What, then, is the point of watching the NBA next season? Well, certainly the power shift to the west actually increases the Sixers’ chances of coming out of the east, which should be a three team race with the Raptors and Celtics. Imagine you’re Dwane Casey and you just won Coach of the Year after being fired, then the whole reason you got fired (LeBron James) decides to take off for Los Angeles anyway. I could see Kyle Lowry and DeMar DeRozan taking another crack at the finals with LeBron out of the way, but it still looks like the Celtics have the best chance of getting swept by the Warriors in the finals. At least it’ll be somebody different in there.
A lot of this is just attrition. The Sixers can’t win it now, so you have to let aging talent run its course. If LeBron and Kawhi Leonard came to Philly, I think that team is good enough to challenge the Warriors in the finals. But it’s obvious that he didn’t go to LA purely for basketball reasons; he went out there to set up the next phase of his life, a place where he could make money, foster his business pursuits, let his children grow up, and maybe make one more finals appearance two years from now. Kawhi alone doesn’t do it for me, and I wouldn’t throw a ton of assets at San Antonio for a risky rental.
For now, Sixer fans will just have to enjoy watching the continued growth of Joel Embiid and Ben Simmons while hoping that Drew Hanlen, who reminds me of the guy from Fifty Shades of Gray, will work some magic with Markelle Fultz. You should hope that core then stays together for the next 2-3 years while the new general manager continues to go “star hunting” for a player that can match whatever the west is putting out. Maybe Klay Thompson changes his mind about returning to the Warriors after this season and/or Zhaire Smith becomes this year’s Donovan Mitchell.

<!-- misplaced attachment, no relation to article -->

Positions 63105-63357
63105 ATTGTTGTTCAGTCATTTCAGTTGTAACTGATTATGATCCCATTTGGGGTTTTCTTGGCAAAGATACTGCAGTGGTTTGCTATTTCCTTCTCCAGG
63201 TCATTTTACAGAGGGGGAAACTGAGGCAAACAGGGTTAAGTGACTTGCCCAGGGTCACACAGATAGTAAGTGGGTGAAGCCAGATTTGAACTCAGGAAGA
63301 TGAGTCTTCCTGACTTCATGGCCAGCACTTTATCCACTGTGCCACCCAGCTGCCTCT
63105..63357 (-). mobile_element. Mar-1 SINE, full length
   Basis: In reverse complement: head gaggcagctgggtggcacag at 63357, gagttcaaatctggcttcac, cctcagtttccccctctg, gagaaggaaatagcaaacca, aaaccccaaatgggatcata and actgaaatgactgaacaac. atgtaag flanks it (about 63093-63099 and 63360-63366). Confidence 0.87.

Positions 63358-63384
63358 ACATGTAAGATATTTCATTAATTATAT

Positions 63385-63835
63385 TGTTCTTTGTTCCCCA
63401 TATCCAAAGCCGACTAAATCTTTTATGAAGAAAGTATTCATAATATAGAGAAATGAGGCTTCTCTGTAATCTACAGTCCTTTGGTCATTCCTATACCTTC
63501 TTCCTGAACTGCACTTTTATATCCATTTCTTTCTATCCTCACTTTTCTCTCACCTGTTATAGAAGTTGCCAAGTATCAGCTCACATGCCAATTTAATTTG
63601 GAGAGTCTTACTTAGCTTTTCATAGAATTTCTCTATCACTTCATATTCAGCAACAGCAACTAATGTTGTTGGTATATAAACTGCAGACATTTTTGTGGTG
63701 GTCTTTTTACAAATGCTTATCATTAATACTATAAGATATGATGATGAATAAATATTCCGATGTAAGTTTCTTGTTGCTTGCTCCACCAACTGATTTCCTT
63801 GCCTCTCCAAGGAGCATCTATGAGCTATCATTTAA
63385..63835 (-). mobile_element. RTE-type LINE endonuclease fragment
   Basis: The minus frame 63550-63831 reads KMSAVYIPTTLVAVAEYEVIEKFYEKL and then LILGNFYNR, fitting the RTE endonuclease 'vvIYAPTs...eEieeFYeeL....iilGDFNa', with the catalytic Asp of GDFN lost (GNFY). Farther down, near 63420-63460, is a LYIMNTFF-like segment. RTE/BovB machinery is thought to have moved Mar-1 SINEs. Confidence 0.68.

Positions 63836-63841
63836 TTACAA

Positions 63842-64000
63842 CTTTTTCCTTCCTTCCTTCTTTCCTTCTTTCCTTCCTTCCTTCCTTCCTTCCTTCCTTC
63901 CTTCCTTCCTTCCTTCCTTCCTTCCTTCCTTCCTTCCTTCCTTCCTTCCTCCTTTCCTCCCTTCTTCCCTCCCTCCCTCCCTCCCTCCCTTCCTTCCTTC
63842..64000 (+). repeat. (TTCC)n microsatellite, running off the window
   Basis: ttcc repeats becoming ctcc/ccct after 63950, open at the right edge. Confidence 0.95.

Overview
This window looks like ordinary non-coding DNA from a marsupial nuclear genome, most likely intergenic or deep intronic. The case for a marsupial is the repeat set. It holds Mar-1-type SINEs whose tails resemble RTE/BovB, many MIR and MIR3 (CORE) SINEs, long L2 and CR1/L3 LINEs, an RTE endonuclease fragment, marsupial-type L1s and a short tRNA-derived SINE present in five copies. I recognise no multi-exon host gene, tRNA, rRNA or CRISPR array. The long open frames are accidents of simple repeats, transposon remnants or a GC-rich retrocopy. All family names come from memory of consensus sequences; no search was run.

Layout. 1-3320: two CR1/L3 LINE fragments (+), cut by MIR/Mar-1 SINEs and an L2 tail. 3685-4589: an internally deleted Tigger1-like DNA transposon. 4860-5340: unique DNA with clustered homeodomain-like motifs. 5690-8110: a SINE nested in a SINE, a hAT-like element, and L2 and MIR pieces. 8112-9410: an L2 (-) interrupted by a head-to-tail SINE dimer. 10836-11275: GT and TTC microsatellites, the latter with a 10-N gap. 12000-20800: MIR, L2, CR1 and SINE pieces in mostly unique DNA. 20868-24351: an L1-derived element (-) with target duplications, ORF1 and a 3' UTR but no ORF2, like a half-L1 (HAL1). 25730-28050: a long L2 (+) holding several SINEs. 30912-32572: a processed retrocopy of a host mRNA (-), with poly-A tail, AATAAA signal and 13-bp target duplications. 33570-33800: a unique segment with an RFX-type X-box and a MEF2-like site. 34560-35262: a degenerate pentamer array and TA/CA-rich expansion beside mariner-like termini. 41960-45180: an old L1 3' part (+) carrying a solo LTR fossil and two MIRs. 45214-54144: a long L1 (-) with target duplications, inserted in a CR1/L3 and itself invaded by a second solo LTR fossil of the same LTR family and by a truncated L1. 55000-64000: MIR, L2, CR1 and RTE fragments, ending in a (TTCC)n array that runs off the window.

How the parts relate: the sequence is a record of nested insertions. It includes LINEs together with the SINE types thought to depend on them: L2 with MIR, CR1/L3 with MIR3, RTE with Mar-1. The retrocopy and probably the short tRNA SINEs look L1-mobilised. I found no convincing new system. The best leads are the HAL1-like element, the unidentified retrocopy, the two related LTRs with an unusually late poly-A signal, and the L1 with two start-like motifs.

You never know. Stranger things have happened. But for now it looks like the Sixers are going to have to kick the can down the road a bit, take another crack at the Celtics, and hope the in-house talent rises to a level that can compete with the Warriors, Rockets, or Lakers. Otherwise we’re looking at a continued NBA imbalance and living out the same Groundhog Day that we’ve been experiencing for the last four seasons.
The good thing is that it’s not going to be Cavs/Warriors for the 4th straight year, so that’s at least one positive I can think of with the LeBron decision. In the immediacy, I think Sixers and Celtics fans will both be able to enjoy another 50+ wins against crappy east teams, but the inevitability of the Western Conference’s supremacy is something that has to stick in the back of your mind throughout the regular season and into the playoffs.
That’s the reality of the situation: super teams. Parity is mostly nonexistent in the modern-day NBA, but good on Adam Silver for instead taking issue with the way the Sixers decided to rebuild.
The Western Conference next season. pic.twitter.com/E0HcxG6OSq
— Randy Cruz (@randyjcruz) July 2, 2018